Not knowing what help is available

There are many resources available to help people with disabilities. It is important to learn about things like the Family and Medical Leave Act, Short-Term Disability Insurance (STD) benefits, Long-Term Disability Insurance (LTD) benefits, Social Security Disability Insurance (SSDI) benefits, employer-based health care insurance, Medical Assistance (MA), and other benefits you may need.

The first place to start, if you’re working, is with your employer’s human resources department. They will be able to give you information on any benefits that are available through your employer. For information on other disability benefits, check out DB101's Programs section. You can also go to Bridge to Benefits to find out what other benefits you might qualify for.

If you’re not employed, contact your local independent living center or Chat with a Hub expert.

Not keeping complete records

Before you are on disability benefits, it is a good idea to keep good, detailed records about your health care, your income, and your expenses. When you are on disability benefits, keeping good records is even more important. You will need information about your condition, your health care needs, your income, and your expenses when you apply for disability benefits.

This means you need to:

  • Keep track of your medical appointments and the outcomes
  • Keep copies of any letters or emails you get from your insurance company, Social Security, or the county
  • Keep records of phone conversations, including the date and time you made or got phone calls and the name of the person you talked to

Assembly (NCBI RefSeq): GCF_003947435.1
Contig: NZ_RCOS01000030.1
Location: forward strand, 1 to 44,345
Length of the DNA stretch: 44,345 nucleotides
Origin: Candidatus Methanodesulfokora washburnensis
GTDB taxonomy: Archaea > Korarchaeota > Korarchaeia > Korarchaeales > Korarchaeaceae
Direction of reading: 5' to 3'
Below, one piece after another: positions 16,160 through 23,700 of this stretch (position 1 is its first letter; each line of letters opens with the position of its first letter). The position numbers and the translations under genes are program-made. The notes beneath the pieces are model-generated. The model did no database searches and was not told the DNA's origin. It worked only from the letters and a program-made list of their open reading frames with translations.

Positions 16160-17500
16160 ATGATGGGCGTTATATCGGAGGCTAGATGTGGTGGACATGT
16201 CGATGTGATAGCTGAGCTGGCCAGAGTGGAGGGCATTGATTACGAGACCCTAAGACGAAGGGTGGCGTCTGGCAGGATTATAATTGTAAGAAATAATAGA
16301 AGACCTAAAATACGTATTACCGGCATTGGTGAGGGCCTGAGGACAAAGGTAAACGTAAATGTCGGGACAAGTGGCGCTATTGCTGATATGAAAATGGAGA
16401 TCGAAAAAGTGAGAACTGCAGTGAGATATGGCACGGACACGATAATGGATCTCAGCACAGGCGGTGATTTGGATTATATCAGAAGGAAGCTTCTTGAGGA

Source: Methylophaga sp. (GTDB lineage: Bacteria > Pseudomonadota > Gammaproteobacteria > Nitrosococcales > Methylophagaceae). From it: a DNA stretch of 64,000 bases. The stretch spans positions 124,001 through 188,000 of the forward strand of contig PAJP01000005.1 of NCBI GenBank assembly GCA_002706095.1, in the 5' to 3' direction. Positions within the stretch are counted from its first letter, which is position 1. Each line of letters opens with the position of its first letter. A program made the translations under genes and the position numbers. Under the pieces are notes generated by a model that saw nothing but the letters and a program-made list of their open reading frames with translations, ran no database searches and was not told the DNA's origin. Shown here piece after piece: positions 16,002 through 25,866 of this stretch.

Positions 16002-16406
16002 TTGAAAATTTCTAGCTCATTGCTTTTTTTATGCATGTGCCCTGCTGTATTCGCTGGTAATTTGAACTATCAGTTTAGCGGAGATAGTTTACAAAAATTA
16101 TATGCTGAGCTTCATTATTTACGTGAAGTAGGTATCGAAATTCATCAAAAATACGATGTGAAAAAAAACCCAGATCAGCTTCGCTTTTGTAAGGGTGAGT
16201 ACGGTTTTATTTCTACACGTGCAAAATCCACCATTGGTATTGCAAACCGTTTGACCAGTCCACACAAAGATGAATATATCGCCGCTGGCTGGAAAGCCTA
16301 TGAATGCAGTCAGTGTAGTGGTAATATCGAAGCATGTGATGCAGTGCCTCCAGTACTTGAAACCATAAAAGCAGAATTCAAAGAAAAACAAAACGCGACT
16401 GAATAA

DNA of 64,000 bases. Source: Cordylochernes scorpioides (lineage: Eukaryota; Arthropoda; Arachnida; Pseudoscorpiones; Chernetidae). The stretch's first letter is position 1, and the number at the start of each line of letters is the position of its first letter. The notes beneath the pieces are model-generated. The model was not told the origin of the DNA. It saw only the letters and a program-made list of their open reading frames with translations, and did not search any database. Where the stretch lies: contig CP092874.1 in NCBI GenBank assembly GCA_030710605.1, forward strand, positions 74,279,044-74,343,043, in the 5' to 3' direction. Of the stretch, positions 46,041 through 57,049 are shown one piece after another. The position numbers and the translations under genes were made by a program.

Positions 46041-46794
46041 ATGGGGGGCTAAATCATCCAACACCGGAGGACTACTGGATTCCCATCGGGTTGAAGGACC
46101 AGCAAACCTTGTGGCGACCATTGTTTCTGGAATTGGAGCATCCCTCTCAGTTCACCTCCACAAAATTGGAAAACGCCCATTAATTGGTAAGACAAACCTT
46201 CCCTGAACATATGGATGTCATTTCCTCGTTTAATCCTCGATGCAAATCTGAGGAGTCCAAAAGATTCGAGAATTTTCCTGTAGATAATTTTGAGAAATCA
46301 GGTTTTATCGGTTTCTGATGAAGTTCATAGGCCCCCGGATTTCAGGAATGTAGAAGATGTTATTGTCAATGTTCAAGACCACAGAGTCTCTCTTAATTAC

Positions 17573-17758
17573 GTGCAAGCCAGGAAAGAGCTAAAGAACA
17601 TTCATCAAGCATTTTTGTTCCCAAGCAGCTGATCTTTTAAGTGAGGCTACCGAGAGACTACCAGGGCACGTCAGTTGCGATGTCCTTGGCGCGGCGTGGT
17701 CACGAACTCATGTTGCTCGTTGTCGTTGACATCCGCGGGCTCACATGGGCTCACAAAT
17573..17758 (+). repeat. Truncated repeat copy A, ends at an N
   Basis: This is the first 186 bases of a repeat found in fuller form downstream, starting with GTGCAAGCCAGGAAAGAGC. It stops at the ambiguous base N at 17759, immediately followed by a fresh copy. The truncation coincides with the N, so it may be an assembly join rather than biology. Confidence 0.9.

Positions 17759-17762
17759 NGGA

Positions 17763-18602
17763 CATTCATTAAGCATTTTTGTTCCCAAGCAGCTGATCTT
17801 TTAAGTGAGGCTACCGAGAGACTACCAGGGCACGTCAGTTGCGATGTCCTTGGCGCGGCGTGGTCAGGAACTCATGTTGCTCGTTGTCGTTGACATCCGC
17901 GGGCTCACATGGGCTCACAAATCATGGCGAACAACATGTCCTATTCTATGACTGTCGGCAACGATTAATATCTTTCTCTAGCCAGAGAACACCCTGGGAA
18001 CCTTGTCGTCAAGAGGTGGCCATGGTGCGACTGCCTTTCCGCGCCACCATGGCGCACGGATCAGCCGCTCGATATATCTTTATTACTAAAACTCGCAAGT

Basing decisions on misinformation

We often rely on the experience of others to understand how to deal with similar situations. However, this doesn’t always work with disability benefits. What is true for your neighbors about their benefits is not necessarily going to be true for you, even if you face similar circumstances. Benefits programs are different for each person, based on things like:

  • Your work history
  • How much you earn
  • What you own
  • How disabling your condition is
  • How clearly you report the details of your condition to your medical provider
  • How well your medical provider understands or documents these details
  • What benefits an employer offers
  • What benefits you have purchased on your own

To be sure the information you get about disability benefits is accurate and complete, Chat with a Hub expert.

Not talking to your employer about reasonable accommodations

The Americans with Disabilities Act (ADA) requires employers to provide reasonable accommodations to assure that people who have disabilities have the same employment opportunities as people who do not have disabilities.

Things like extra breaks in the work day, alternative work schedules, screen readers, head phones, lower shelves, and parking close to the entrance are all examples of accommodations that your employer may be able to offer. You should talk to your employer about accommodations you need now or in the future.

Confusing Social Security program names

Social Security has 3 different acronyms that are easy to get confused:

  • The Social Security Administration (SSA) is the federal agency that administers all Social Security programs and Medicare.
  • Supplemental Security Income (SSI) is a federal program that pays a cash benefit for people who have low incomes and are disabled, blind, or at least 65 years old. SSI is based on a person’s financial need, not their work history.
  • Social Security Disability Insurance (SSDI) is a federal program that pays a cash benefit when you can't work because of a disability. You have to have worked in recent years and paid payroll taxes for a certain amount of time to be eligible for SSDI.